Venous Tree Separation in the Liver: Graph Partitioning Using a Non-ising Model

Conference paper
Part of the Lecture Notes in Computer Science book series (LNCS, volume 6801)


Entangled tree-like vascular systems are commonly found in the body (e.g., in the peripheries and lungs). Separation of these systems in medical images may be formulated as a graph partitioning problem given an imperfect segmentation and specification of the tree roots. In this work, we show that the ubiquitous Ising-model approaches (e.g., Graph Cuts, Random Walker) are not appropriate for tackling this problem and propose a novel method based on recursive minimal paths for doing so. To motivate our method, we focus on the intertwined portal and hepatic venous systems in the liver. Separation of these systems is critical for liver intervention planning, in particular when resection is involved. We apply our method to 34 clinical datasets, each containing well over a hundred vessel branches, demonstrating its effectiveness.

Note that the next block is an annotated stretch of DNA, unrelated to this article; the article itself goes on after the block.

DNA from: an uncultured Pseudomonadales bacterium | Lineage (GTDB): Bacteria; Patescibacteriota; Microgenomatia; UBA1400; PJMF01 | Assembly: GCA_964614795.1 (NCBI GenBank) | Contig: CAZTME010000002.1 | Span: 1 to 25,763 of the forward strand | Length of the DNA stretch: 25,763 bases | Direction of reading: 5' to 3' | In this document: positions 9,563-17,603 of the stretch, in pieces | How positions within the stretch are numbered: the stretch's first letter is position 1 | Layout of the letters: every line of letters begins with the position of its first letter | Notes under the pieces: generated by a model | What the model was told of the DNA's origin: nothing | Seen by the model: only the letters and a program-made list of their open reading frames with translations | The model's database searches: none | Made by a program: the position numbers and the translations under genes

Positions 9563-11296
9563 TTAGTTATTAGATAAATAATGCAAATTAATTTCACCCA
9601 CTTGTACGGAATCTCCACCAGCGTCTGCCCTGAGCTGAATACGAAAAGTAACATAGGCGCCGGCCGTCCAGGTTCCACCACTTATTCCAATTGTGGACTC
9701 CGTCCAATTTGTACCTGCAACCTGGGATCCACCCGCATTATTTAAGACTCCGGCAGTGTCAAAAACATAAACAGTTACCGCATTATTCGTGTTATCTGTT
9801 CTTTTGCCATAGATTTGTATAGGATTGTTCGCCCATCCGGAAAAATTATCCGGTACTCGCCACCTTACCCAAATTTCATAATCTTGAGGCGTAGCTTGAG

Vessel Tree Separation Liver Ising Minimal Path 


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Copyright information

© Springer-Verlag Berlin Heidelberg 2011

Authors and Affiliations

  1. 1.Siemens Corporate ResearchPrincetonUSA
  2. 2.Institute of Imaging and Computer VisionRWTH Aachen UniversityAachenGermany
  3. 3.Section of Biomedical Image Analysis, Department of RadiologyUniversity of PennsylvaniaPhiladelphiaUSA
  4. 4.Computed TomographySiemens Healthcare SectorForchheimGermany

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